Study reveals association between oxidative balance score and rheumatoid arthritis risk in women

In a recent study featured in BMC Women’s Health, researchers found a negative correlation between the oxidative balance score (OBS) and rheumatoid arthritis (RA) in women. This suggests that adopting an antioxidant-rich diet and lifestyle could hold promise as preventive measures against RA in females. 

La and colleagues analyzed National Health and Nutrition Examination Survey data from 2007 to 2018, involving 8,219 women, including 597 with RA. Their findings indicated a significant inverse relationship between a higher total oxidative balance score (TOBS) and RA prevalence in a fully adjusted model (odds ratio = 0.968; P = 0.0001). Both Dietary Oxidative Balance Score (DOBS) and Lifestyle Oxidative Balance Score (LOBS) also exhibited negative correlations with RA incidence. Notably, this association remained consistent across various TOBS subgroups categorized by age, race, education level, family poverty-to-income ratio (PIR), hypertension, and diabetes. Furthermore, smooth curve fitting and threshold effect analysis indicated a linear relationship between OBS and RA. 

 Oxidative stress plays a central role in RA pathology, with reactive oxygen species generated during the immune response. Recent research underscores the impact of antioxidants and pro-oxidants on RA, highlighting the importance of daily diet and lifestyle choices. Foods rich in vitamins, polyphenols found in fruits and vegetables, and olive oil with omega-3 fatty acids and tocopherols exhibit antioxidant properties, which can mitigate the risk of RA by neutralizing free radicals. Conversely, smoking, known for its pro-oxidative effects due to the release of free radicals, significantly elevates the risk of RA, whether actively or passively.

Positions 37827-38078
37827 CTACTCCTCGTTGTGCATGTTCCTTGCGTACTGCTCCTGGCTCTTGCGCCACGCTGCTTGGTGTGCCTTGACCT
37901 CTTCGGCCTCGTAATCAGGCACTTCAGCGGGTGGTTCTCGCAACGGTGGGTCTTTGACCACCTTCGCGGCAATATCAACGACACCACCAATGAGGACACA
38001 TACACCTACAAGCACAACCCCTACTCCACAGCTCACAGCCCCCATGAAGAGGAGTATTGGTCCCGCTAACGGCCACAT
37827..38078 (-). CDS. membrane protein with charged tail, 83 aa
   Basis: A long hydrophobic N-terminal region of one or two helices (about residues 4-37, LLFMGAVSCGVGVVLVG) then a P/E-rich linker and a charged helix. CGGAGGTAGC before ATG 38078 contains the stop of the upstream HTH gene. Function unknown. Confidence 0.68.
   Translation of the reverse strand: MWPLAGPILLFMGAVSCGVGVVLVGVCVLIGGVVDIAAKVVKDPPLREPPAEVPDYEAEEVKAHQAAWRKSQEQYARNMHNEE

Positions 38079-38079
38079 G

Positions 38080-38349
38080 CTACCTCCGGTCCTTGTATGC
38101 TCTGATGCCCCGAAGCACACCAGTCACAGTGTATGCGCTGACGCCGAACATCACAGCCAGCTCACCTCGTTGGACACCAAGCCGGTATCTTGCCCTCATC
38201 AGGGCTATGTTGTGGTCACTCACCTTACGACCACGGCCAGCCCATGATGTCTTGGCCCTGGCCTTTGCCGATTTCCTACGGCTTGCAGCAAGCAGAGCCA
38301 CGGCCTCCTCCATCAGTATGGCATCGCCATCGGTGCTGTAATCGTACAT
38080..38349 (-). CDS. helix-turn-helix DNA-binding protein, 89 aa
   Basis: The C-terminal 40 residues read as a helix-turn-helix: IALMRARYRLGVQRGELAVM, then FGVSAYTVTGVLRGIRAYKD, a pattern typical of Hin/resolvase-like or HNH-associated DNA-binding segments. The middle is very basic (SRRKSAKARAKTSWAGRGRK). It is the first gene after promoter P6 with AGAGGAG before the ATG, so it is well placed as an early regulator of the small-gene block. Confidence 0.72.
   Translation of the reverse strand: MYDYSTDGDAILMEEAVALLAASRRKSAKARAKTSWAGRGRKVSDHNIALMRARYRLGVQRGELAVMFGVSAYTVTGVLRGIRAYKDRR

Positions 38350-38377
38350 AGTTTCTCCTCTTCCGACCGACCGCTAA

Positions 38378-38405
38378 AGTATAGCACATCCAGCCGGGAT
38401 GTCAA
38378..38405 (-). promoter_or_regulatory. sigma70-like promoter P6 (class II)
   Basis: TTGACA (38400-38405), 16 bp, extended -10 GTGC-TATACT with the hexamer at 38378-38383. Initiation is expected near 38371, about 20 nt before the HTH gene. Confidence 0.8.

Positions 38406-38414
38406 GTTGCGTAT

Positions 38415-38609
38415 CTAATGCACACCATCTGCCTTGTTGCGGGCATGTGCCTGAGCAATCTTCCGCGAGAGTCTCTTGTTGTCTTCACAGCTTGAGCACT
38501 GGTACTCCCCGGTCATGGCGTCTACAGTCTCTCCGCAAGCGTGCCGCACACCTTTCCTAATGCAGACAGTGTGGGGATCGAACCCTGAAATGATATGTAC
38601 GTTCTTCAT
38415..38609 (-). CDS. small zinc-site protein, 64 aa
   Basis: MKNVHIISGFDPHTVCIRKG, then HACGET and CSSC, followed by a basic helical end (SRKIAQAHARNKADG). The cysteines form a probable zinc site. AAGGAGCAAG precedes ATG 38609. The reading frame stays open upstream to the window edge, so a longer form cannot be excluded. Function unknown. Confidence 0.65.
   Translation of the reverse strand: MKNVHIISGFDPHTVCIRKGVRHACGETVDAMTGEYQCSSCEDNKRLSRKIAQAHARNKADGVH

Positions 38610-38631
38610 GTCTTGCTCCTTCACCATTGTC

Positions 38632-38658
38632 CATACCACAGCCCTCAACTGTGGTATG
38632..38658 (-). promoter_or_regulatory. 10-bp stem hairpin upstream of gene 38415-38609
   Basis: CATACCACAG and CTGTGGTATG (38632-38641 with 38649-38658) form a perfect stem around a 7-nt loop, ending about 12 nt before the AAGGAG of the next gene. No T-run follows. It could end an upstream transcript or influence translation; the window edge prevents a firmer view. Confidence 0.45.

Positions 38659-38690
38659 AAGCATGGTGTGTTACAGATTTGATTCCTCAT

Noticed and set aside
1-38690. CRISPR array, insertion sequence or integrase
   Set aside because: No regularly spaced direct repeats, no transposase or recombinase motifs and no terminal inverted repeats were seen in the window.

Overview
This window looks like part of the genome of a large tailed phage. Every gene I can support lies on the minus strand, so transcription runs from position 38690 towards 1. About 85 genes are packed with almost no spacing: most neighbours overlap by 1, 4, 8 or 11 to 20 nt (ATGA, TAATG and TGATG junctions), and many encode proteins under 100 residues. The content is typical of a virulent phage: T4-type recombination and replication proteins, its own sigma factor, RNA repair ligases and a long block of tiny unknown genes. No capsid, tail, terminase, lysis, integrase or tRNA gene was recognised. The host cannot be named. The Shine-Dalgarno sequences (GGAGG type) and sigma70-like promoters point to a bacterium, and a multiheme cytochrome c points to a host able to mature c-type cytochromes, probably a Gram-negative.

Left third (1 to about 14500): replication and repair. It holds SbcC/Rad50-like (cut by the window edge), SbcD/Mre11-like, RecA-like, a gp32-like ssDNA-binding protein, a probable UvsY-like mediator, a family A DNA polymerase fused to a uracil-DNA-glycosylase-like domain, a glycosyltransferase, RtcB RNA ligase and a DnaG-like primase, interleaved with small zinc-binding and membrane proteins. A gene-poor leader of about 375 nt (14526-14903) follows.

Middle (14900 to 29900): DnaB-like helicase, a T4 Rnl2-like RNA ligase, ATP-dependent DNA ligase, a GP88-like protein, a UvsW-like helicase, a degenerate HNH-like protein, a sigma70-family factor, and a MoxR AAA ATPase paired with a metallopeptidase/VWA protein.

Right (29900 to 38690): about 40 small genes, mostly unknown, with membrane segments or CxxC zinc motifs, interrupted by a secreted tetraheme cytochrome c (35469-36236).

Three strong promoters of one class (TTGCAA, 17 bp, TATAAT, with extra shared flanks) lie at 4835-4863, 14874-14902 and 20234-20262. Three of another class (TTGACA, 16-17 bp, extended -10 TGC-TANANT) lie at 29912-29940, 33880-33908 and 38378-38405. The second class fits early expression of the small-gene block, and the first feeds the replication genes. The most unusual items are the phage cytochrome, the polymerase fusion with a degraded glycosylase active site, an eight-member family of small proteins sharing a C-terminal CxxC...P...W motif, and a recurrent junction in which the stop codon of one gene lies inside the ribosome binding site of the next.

The study underscores the significance of the OBS as a robust indicator of oxidative stress within the body. The findings demonstrating a negative correlation between TOBS, DOBS, LOBS, and RA incidence in women highlights the potential for developing preventive measures for RA based on OBS. Encouraging antioxidant-rich dietary patterns and adopting a healthy lifestyle can elevate OBS levels, potentially safeguarding women against RA.  


La R, Zhou L, Yin Y, Lu L, Li L, Jiang D, et al. Association between oxidative balance score and rheumatoid arthritis in female: a cross-sectional study. BMC Womens Health. 2024 Apr 6;24(1):225.